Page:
K.R. Srivats

New Delhi, July 1

CAPITAL gains arising to a Singapore resident on sale of shares of Indian companies would not be taxable in India. This is because India has agreed to extend Mauritius-like `capital gains' tax concession to Singapore through a protocol.

Consequent to this protocol, capital gains derived by a Singapore resident would be liable to tax only in Singapore. At present, there is no capital gains tax in Singapore, so in effect such gains would not be taxed even in Singapore.

Official sources said that this concession has been made co-terminus with the India-Mauritius Double Taxation Avoidance Convention and would be available to Singapore only till such time as the capital gains tax concession continues to be extended to Mauritius.

Under India's existing double taxation avoidance agreement with Mauritius, capital gains from sale of shares are liable to tax in the country of residence of the investor.

Meanwhile, Singapore has agreed to incorporate anti-abuse provisions in the protocol and to share with India whatever information it is competent to obtain for its own purposes under its law.

On mutual funds, the India-Singapore Comprehensive Economic Cooperation Agreement (CECA) provides that asset managers established in India or Singapore and offering mutual funds to investors in India have been permitted to invest $250 million in equities and instruments in the Singapore Stock Exchange over and above the existing cap of $1 billion allowed for all mutual funds put together.

Under banking, India has also agreed to commit to Singapore the foreign direct investment limit (FDI) of 74 per cent in banking, both FDI and FII put together, subject to the limitation of `one mode of presence.'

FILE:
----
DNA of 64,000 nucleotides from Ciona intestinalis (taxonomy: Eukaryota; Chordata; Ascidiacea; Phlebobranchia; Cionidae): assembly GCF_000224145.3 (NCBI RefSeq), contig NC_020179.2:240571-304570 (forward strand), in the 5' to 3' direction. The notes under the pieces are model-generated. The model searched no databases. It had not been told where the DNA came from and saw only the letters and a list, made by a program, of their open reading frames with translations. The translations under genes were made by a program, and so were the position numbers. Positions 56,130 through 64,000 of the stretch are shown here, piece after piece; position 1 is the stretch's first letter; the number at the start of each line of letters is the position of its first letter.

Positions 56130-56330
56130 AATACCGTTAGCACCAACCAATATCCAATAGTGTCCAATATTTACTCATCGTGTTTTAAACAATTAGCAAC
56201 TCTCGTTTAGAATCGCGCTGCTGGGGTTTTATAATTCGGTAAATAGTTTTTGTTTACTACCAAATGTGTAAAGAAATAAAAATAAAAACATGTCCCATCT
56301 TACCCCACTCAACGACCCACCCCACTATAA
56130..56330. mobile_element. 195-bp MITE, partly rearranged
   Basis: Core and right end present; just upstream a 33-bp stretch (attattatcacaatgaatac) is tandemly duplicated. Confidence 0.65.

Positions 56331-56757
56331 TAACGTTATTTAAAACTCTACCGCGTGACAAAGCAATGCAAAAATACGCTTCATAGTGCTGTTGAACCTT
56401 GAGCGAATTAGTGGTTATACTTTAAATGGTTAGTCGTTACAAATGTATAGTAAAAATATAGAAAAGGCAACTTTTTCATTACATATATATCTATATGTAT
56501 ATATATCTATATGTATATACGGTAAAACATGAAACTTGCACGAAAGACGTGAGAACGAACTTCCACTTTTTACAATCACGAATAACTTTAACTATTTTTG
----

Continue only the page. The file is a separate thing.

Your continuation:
Further, India has agreed to accord the same treatment to wholly owned subsidiaries of Singaporean banks as it does to its banks on branching, places of operation and prudential requirements.

Singapore has also agreed to grant qualified full banking privileges to three Indian banks with or without operations in Singapore.

In the schedule of commitments for financial services sector, India has offered commitments allowing 26 per cent foreign equity for life and non-life insurance.

On customs, the India-Singapore CECA provides that each party would undertake customs compliance activities at the time of entry normally not exceeding five per cent of the total customs transactions.

The parties to the customs agreement have also agreed to provide advance rulings.

Further, an understanding has been reached on sharing of information in cases where there is reasonable suspicion of circumvention of rules for under-invoicing/over-invoicing.

(This article was published in the Business Line print edition dated July 2, 2005)
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